June 3, 2014
Tallying what’s on the drawing boards of real estate developers, greater downtown Miami appears to be on the verge of a condominium explosion.
There are 49 projects with a total of 16,843 units in the preconstruction phase in the greater downtown area, according to data compiled by Cranespotters.com, a website affiliated with the Miami Association of Realtors that tracks condo preconstruction projects in South Florida.
Greater downtown covers the downtown area north of the Miami River and the Brickell area south of the river.
The totals seem to represent another condo boom, although the number of units that actually are built is usually less than the number listed in preconstruction, said veteran Miami real estate broker Ron Shuffield.
“What ends up being built is certainly a lesser number,” he added.
Preconstruction figures often include projects that have not yet been submitted for official review and those that are trying to raise money by selling units in advance of construction. Sometimes the list also can be outdated, as some projects listed as being in preconstruction have already gone into construction.
For instance, the Related Group’s 28-floor, 192-unit MyBrickell project is listed in preconstruction by Cranespotters.com, but most of the building already has been constructed and all of its units reportedly have been sold.
Still, such lists are a good indicator of general activity in the region’s condo markets, said Mr. Shuffield, president of Esslinger-Wooten-Maxwell Realtors. In addition to those units in preconstruction, he said, about 4,500 units currently are in construction in the Brickell area alone.
As the situation stands, Brickell may be facing an oversupply of condos that could cause prices to stagnate, according to Mr. Shuffield, who has worked the local real estate market for 39 years. He said the situation should become clearer in four to six months, when many of the projects being built now should be completed or be nearing completion.
He estimated that once those units are completed, Brickell will have an inventory of condos that should take about 15 months to be absorbed. He said an eight- or nine-month absorption period is preferred because it signals a balance between supply and demand that can keep prices increasing steadily, but not at too fast a pace.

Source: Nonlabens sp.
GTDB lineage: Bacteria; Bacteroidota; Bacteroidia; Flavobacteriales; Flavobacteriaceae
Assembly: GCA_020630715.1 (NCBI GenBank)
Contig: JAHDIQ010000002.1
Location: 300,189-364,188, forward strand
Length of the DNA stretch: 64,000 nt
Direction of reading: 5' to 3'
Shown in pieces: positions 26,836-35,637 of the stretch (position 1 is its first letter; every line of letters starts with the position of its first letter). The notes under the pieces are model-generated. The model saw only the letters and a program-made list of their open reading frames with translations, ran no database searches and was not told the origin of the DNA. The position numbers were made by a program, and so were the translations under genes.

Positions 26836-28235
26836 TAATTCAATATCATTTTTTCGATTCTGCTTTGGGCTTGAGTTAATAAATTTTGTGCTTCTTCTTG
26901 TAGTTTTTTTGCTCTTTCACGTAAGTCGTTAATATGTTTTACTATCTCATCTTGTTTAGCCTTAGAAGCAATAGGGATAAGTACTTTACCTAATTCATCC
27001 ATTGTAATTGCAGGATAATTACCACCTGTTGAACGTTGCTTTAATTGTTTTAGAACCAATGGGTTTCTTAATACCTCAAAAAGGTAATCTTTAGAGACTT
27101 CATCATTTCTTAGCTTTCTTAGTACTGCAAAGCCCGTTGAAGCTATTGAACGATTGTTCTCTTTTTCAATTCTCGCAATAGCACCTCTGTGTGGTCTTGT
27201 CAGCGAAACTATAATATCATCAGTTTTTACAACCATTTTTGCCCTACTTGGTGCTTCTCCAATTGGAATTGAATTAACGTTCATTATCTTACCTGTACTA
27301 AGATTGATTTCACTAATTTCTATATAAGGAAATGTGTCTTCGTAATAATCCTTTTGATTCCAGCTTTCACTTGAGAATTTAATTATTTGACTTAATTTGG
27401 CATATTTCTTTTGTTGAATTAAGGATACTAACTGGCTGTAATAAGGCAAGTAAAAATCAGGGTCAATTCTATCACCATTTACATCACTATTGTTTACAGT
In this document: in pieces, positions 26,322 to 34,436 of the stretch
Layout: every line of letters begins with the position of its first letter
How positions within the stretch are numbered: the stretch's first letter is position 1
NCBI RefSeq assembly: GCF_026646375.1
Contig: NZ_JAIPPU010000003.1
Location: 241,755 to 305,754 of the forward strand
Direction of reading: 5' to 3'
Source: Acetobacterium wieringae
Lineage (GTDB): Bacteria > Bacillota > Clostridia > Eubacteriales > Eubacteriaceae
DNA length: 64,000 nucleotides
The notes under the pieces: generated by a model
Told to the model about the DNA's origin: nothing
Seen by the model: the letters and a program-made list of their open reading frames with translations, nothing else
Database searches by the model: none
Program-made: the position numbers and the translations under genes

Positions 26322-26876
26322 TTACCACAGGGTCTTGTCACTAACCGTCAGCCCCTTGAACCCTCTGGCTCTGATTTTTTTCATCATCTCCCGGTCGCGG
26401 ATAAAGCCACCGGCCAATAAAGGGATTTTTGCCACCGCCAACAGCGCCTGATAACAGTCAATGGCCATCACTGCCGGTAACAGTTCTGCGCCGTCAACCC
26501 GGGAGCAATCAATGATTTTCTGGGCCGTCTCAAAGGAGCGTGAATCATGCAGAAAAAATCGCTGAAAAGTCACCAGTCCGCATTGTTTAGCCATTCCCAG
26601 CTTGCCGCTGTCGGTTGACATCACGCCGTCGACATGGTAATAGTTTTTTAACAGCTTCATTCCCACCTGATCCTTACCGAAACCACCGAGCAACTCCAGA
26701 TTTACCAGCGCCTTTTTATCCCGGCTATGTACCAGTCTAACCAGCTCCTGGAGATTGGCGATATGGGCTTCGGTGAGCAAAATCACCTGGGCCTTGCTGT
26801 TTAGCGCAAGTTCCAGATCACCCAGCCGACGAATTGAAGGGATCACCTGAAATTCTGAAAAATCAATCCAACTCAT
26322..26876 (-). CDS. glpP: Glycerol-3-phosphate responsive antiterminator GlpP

“Generally,” he explained, when there’s an absorption period of “12 months or over, prices begin to stagnate at some point.”
If all or nearly all of the nearly 17,000 units listed in preconstruction now in greater downtown are built and placed on the market in the next five years, he added, it probably would create an imbalance that stagnates or even drops prices.
Prior to the last housing meltdown, about 23,000 condo units were built in greater downtown from 2003 through 2008, according to Mr. Shuffield.
“I don’t think we could absorb 17,000 units now,” he said, “but I don’t think we’re going to have that many” in the end.
Mr. Shuffield called Miami-Dade County’s condo market as a whole a “tale of two cities” – one, greater downtown, where prices have been rising steadily and construction is heavy, and another in the outlying suburbs, where prices and construction in most locations have been stagnant or close to it.
Meanwhile, South Florida’s other big “downtown” condo markets – downtown Fort Lauderdale and downtown West Palm Beach – are showing just a fraction of the preconstruction activity that downtown Miami is showing.
Downtown West Palm Beach has seven projects listed with a total of 2,122 units. Downtown Fort Lauderdale has 11 projects listed with a total of just 596 units, according to Crane
Mr. Shuffield said he isn’t surprised by the disparity between Miami and Fort Lauderdale/West Palm Beach, given that Miami has developed a “global brand” and appeal that far exceeds the other cities.
In Miami-Dade, he said, about a third of all buyers come from outside the US – a very high percentage compared with other major US metro areas.
In greater downtown, the percentage of foreign buyers is even higher. He also estimates that only 15% to 20% of greater downtown buyers make their units their primary residence, and many of them never live there at all, instead opting to rent their units.
Either way, it helps keep the local economy moving, as whoever lives in the units makes related purchases.
“I’ve lost track of the number of people I’ve referred to furniture dealers and car dealers,” he added.
Source: Miami Today